Saturday, March 28, 2009

Your ISP Can and WILL Tell All

This piece came about as the result of a previous comment about ISPs I made on March 21, in response to Esta's article, Is Google Committing Theft

Excerpted :

' send the entire file from your PC to another is considered illegal on the part of the ISPs which will have to surrender all the records about the offenders if requested. The ISPs are the ones caught in this mess as well and ultimately their records and the users' PCs are the ones that are used to create a Copyright Infringement case....

That's only the tip of the iceberg'....

Closer to home, AT&T, my own ISP declares it is now keeping closer tabs on
Copyrights Violations offenders.
That means that AT&T and others like
Cox Communications, Comcast and Verizon have tweaked their
record-keeping methods to enable more thorough, faster
access to their own
version of the Criminal Offender Database.
All this extra work, in spite of the massive layoffs and cutbacks occurring everywhere !

Perhaps the current 8.1% unemployment rate will drop with this latest effort by the ISPs who are spurred by highly-paid lawyers bent on extracting fines for their Media Mogul financiers.

NEW YORK - AT&T Inc., the nation's largest Internet service provider, will start sending warnings to its subscribers when music labels and movie studios allege that they are trafficking in pirated material, according to an executive.

The phone company thus joins other major ISPs that either go beyond legal requirements or interpret their duties under the law to mean that they have to forward such notices.....

......Copyright holders like movie studios can, in many cases, identify Internet users who download or provide pirated material by their numerical Internet address, but cannot match it up with a subscriber name without the cooperation of the Internet service provider.....

....ISPs have previously identified their customers to copyright holders who bring court orders. The copyright holders and their representatives, like the RIAA, have then been able to sue the customers.

Sites where Hackers, Spammers and Pirates run amok often come up along with Freebies when I do a Search for a video or song file. Which is how I learned that there are tons of unreleased, private audio/video and software available for me to Download. Curious about the process, I dug deep and gained free access to the files. So here's my take on 'How-it-works'.......

If I want to play with the 'big boys' of Downloading I have to go through their initiation and ranking process, which would include opening up and sharing of my PC with them in exchange for all the 'free' stuff they are willing to give me. Freebie files are often uploaded as Torrents

that they have created by ingenious deciphering, collecting and re-engineering what were once parts of private internet archives and transmissions. Theirs is a massive, worldwide operation that offers so much by way of free instant gratification that they appear to many as the 'real' internet. However, the freebies are free only for so long in the hierarchical set here.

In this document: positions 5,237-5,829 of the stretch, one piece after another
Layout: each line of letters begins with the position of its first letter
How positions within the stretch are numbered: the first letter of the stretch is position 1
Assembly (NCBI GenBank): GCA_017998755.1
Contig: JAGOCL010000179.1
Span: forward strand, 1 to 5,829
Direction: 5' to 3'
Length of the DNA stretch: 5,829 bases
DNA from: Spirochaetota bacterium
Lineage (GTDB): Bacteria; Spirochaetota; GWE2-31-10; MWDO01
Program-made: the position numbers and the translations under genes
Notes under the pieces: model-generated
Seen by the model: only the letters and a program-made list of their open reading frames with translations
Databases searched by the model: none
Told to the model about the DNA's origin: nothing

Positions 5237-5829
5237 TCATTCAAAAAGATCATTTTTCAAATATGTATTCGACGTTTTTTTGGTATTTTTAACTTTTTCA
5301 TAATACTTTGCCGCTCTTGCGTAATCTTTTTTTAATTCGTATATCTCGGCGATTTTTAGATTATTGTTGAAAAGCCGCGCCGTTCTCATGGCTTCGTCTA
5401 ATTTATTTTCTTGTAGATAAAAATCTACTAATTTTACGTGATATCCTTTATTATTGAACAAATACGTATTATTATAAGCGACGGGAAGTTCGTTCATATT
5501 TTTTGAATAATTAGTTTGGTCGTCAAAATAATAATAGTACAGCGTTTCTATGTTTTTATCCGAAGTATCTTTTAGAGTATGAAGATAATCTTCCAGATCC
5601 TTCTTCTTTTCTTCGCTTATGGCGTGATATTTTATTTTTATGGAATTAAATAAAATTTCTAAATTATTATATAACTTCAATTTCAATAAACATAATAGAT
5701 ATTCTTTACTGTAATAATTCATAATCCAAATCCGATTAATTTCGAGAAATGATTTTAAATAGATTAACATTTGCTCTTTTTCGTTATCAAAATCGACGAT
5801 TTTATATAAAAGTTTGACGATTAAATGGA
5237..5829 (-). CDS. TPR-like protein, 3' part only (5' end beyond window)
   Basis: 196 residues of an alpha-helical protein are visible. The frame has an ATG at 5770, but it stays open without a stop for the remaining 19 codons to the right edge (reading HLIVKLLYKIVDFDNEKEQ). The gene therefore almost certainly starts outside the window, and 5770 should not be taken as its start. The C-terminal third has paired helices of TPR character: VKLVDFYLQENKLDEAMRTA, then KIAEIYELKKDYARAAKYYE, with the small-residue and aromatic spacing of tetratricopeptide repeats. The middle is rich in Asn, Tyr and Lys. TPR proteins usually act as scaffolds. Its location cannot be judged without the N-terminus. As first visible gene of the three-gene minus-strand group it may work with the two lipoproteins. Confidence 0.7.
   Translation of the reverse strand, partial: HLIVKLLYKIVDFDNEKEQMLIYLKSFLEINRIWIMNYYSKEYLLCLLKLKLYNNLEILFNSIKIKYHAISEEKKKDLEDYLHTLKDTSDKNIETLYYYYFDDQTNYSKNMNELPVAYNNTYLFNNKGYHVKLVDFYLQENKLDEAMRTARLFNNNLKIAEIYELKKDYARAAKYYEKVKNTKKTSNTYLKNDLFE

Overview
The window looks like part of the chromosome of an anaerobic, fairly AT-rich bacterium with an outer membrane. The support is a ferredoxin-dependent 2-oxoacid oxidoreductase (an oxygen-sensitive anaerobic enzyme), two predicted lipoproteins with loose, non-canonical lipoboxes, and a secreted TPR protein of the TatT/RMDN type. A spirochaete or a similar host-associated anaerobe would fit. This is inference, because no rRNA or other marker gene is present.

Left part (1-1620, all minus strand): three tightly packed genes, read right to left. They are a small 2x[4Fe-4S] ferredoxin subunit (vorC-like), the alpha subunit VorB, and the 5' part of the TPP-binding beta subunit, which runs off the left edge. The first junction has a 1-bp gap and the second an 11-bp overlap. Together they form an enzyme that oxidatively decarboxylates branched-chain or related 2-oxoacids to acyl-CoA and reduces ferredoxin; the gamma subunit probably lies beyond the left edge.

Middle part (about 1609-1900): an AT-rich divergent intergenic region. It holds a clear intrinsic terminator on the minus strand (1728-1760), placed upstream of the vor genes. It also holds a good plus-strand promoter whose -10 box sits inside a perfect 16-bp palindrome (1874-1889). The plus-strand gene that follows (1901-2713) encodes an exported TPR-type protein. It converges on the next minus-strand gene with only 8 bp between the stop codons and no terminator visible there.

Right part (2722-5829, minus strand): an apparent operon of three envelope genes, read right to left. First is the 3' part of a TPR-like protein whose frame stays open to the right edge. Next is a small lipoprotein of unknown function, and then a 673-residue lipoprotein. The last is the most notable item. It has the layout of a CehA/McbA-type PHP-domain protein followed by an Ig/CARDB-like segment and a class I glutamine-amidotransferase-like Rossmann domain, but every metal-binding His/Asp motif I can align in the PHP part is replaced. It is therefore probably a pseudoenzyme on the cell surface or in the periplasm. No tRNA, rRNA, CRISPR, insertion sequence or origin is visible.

Like some Freeware which is only of the 'Trial Period' kind, the free Downloads I'm speaking often come at a heavy price, often months later when the user's confidence has been won over. In the long run, the freeloader who doesn't return the favor by uploading files frequently sees his ranking go down even while compromising all the private, personal info on his PC. This is how higher-ranking members often have 'bought' Premium memberships to these sites - with stolen Credit Card numbers.

Here is where the Instant Karma distributor morphs and leaves behind just the burnt-out shell of a PC for the user to rail at, to no avail. No traces of anything to incriminate in a Copyrights Violations case - or so it would seem. But that's where the ISP, the middle man steps in and becomes The Man who helps put people away, simply by retrieving and turning over all relevant info on the user's downloading habits, sites visited and repeat Warnings that they sent out (which were repeatedly) ignored. Those Warnings are unofficially the '3 Strikes and you're out' rule. The difference is that in Baseball parlance it's part of the game, not the precursor to legal proceedings.

Cox, the fifth-largest ISP in tAmerica with about 4 million Internet customers, interprets the law as requiring it to forward thousands of notices per month and has cut off a few repeat offenders, spokesman David Grabert said..

So would you be willing to give up any of your personal records for a bootleg
HD copy of Slumdog Millionaire or its Audio tracks available in Spanish, French,
Tamil, whatever ? I hope not. There has to be some sort of give and take, there is
no real free ride from ISPs. If you don't like their Terms of Service, tough.

Use your Public Library to access some of your favorite sites and see how
much fun that is.

The whole Yahoo news article is here

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